Fortunately, we understand our Earth and its systems well enough to be able to make projections of what will happen in a warming world. Over the past 40 years, climate models have accurately predicted the scope and scale of how our global climate would change. Even the best science available isn’t perfect, and the further our climate moves from its historical norm, the more difficult it becomes for climate models to accurately project extreme conditions. At their best, models help us envision what is coming well enough to plan for the futures we likely cannot avoid, and motivate action to avoid the futures that could include unmanageable outcomes.
Climate models do not inherently predict when specific temperatures will be reached. Instead, they tell us at what concentrations of atmospheric CO2 and methane (CH4) different temperatures and weather conditions will occur. Therefore, instead of using the models to predict timing, we use them to ask: “What weather phenomena do the models predict at different levels of atmospheric warming like 1.5°C, 2.0°C, and 3.0°C?” This approach lets the models work as they are meant to, and highlights the fact that when—and if—different levels of warming are reached depends on what we humans do.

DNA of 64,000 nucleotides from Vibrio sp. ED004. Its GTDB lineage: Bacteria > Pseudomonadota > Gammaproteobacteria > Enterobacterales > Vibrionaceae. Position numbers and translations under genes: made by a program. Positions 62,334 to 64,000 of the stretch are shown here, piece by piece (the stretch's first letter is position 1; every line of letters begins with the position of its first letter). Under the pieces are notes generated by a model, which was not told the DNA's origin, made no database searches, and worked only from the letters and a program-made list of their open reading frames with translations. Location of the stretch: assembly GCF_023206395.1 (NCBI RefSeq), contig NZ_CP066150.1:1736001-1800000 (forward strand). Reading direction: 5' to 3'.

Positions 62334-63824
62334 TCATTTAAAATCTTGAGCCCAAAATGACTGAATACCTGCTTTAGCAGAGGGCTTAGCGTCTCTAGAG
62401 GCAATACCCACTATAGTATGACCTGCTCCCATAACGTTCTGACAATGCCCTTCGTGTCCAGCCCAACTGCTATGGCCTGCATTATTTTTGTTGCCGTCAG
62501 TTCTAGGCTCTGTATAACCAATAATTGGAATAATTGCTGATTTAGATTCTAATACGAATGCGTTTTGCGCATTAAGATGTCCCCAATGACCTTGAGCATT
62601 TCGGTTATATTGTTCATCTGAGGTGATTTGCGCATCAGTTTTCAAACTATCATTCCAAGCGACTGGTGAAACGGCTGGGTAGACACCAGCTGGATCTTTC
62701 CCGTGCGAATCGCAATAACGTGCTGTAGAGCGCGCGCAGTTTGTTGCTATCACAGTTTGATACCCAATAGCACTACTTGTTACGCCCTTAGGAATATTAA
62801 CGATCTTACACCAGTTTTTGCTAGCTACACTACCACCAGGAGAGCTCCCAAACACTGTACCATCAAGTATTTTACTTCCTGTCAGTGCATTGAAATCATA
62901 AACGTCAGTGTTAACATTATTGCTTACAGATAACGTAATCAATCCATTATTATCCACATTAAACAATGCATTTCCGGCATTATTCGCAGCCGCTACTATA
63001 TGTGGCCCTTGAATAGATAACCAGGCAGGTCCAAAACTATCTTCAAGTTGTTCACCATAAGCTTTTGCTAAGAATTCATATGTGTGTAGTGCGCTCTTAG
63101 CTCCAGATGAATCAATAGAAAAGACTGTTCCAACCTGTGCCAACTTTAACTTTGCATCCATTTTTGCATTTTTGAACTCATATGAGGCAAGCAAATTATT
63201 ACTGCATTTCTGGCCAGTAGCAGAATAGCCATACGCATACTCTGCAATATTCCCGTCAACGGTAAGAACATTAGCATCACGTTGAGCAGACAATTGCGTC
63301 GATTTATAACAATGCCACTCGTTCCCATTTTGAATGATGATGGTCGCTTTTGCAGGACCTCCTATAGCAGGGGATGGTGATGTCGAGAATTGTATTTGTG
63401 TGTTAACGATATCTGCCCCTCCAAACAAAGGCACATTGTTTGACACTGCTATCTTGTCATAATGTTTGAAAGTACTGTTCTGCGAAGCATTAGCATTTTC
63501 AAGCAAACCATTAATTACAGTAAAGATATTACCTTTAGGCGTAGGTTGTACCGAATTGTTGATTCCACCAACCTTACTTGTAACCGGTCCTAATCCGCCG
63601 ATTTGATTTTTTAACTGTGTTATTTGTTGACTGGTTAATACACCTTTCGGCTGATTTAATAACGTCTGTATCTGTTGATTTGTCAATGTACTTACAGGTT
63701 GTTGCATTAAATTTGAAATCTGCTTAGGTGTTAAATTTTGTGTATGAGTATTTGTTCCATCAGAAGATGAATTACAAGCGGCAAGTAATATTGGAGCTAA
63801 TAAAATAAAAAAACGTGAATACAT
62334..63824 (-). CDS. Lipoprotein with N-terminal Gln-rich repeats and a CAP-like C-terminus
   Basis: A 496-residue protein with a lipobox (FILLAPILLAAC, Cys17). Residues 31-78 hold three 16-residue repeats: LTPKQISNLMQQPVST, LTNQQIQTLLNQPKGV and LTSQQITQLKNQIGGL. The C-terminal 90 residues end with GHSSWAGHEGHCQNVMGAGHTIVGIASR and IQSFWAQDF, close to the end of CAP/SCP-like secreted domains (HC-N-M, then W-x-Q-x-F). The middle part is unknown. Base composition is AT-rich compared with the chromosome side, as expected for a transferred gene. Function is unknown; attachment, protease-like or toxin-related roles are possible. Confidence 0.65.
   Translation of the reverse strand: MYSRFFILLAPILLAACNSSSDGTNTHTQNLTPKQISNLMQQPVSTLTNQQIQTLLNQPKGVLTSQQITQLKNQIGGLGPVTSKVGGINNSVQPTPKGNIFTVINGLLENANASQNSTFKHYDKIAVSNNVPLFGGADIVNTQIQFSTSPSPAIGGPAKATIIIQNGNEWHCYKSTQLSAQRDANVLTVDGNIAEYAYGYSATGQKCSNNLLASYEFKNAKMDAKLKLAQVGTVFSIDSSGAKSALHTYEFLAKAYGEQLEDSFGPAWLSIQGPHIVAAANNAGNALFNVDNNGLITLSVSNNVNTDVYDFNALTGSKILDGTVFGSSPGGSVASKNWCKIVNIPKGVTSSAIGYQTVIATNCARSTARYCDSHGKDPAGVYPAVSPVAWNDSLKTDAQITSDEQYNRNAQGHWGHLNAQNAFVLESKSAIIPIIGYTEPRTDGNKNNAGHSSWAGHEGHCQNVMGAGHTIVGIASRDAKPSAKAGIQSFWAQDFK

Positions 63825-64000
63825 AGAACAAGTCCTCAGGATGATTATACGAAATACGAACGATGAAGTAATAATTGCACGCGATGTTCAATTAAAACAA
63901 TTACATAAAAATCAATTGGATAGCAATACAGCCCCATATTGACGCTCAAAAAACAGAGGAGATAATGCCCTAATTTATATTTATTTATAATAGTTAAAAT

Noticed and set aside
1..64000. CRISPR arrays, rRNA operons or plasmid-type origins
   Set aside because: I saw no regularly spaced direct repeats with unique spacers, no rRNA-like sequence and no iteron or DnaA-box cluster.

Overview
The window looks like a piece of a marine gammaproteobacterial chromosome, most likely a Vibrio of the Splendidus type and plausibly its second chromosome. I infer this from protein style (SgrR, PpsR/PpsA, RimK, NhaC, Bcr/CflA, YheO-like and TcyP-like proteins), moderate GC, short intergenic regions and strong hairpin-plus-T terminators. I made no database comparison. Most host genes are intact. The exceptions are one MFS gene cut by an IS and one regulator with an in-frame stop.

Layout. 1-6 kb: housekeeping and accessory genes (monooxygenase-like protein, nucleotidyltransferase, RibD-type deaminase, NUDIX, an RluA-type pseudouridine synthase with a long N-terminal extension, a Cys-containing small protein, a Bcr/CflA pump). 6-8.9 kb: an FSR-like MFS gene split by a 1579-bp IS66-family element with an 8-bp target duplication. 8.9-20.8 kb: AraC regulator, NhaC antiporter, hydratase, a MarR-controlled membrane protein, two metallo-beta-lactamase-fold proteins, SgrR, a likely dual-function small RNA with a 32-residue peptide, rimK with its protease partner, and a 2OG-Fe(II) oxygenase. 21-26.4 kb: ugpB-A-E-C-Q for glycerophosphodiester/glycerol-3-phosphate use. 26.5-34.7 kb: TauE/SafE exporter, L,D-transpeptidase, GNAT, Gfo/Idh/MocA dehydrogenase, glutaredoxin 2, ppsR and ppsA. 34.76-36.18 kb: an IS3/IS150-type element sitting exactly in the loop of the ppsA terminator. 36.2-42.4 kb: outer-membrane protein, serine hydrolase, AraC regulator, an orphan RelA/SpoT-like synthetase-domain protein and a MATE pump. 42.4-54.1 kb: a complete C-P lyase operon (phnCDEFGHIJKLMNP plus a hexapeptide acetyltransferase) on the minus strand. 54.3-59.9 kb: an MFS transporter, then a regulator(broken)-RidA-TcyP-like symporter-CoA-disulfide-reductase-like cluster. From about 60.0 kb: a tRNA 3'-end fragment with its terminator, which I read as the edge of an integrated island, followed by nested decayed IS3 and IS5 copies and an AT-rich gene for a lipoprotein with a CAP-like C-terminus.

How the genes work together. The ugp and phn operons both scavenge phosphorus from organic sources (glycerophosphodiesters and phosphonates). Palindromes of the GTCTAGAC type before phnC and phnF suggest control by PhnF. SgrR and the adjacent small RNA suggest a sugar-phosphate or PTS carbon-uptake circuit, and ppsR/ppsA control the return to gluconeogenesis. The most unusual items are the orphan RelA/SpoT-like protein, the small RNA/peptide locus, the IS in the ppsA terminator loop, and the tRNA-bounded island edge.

When examining a map of climate projections, like the ones on this platform, consider connections across space. We have all seen weather move from one area to another. We have all felt how political, economic, and public health events that originate in one location can affect us far away. If you prepare your house for changes in the local climate, but your neighbors, city, or electric company don’t, are you actually prepared?
There are also many connections we can’t easily see but that make the natural systems around us work, including animal migration patterns, the movement of nutrients through the air and water, and ocean currents. For these reasons it is most useful to investigate climate change using global maps that allow you to zoom in to continents, regions, and local areas. If you only look at global maps you miss important changes, but if you only consider local conditions you are likely to miss important connections.
It begins with heat
We stand to lose something precious if greenhouse gas concentrations continue to grow. Heat will determine the future of our planet and our civilizations.